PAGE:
U.S. seeks to advance Americas economic plan with partners
By Matt Spetalnick
WASHINGTON (Reuters) - U.S. Secretary of State Antony Blinken joined with counterparts from across the Americas on Friday seeking to advance efforts to forge a regional economic partnership, building on a framework President Joe Biden announced at a Los Angeles summit in June.
Hosting a virtual meeting with 11 other countries, Blinken predicted that the Americas Partnership for Economic Prosperity would help deepen trade ties, strengthen post-pandemic supply chains, enhance good governance and reform regional institutions like the Inter-American Development Bank.
Blinken called it “an ambitious high-standards initiative” and said it remained open to other countries willing to meet those standards. But his address to the group was lacking in many specifics for how the partnership could function.
Jose Fernandez, U.S. under secretary of state for economic growth, energy and the environment, told reporters that Washington's aim was to complete an agreement this year.
Friday’s meeting was meant to move forward on Biden’s proposal unveiled at the Summit of the Americas as part of an effort to rebuild U.S. influence and counter China's growing economic inroads in Latin America. The Biden administration also wants to promote economic development among its poorer neighbors to help curb irregular migration at the U.S. southern border.
The 2022 summit itself was undermined by discord over the guest list, with Mexican President Andres Manuel Lopez Obrador leading several other countries in boycotting the event due to Biden's exclusion of Cuba, Venezuela and Nicaragua.
Mexico, however, on Friday joined what Blinken described as an event to "officially launch" the partnership. It included Canada, Barbados, Chile, Colombia, Costa Rica, the Dominican Republic, Ecuador, Panama, Peru and Uruguay.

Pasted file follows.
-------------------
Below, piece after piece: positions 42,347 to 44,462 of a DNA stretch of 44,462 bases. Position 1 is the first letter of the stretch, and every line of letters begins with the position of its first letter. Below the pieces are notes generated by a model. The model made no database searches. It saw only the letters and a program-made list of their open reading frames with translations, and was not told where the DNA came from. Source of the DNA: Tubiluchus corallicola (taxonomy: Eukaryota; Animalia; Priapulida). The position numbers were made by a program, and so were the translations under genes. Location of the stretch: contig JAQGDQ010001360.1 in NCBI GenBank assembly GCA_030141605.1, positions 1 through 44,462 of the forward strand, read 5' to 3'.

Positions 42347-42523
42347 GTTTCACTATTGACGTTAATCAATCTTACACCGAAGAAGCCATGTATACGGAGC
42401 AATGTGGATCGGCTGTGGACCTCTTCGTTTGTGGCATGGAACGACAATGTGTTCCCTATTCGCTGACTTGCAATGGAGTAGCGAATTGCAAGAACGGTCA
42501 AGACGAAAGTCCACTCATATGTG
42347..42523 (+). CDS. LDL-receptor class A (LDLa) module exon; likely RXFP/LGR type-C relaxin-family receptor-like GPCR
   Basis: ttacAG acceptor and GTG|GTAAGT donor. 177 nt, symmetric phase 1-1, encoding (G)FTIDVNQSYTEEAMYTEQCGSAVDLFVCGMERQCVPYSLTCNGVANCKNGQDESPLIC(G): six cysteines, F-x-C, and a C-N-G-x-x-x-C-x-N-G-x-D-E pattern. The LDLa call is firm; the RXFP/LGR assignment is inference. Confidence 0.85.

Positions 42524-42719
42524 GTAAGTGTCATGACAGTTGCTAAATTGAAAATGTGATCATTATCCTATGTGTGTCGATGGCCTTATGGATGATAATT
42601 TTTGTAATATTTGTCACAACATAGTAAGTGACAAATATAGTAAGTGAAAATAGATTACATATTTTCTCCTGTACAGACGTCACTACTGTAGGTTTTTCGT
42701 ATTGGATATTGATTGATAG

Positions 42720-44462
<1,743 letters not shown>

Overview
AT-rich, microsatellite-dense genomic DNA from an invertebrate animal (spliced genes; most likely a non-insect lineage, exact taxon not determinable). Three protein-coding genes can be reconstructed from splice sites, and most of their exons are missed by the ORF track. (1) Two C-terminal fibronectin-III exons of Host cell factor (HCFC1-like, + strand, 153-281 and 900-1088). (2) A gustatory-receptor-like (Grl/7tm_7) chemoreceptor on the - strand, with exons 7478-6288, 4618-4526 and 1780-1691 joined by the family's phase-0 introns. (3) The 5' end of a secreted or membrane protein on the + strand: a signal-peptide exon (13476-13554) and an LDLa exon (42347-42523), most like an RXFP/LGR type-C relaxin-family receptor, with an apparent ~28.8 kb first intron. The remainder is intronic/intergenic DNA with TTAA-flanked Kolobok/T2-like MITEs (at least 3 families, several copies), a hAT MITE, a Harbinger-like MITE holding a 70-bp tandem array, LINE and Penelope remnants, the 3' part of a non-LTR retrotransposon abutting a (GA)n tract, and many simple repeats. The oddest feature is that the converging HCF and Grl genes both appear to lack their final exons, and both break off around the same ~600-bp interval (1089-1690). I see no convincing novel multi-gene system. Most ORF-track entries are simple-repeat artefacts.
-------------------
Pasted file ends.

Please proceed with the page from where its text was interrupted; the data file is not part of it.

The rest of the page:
“This is just the beginning,” Biden said in a statement. “I look forward to gathering with Americas Partnership leaders to discuss ways we can continue to deepen our economic cooperation and harness our strengths."
Under Secretary Fernandez insisted “this is not necessarily about China." But other U.S. officials have made clear their concern about China’s growing economic footprint in the region.
On Friday, Blinken and several other ministers said the region’s challenges include higher energy prices linked to Russia’s invasion of Ukraine.
A White House fact sheet said among the objectives of the partnership will be to build the foundation for greater investment, "including customs procedures, trade facilitation, logistics, good regulatory practices, and non-tariff barriers.”
But the plan has stopped short of offering tariff relief and has included a number of countries that already have trade accords with the United States.
(Reporting by Matt Spetalnick; additional reporting by Humeyra Pamuk and Ismail Shakil; editing by Jonathan Oatis)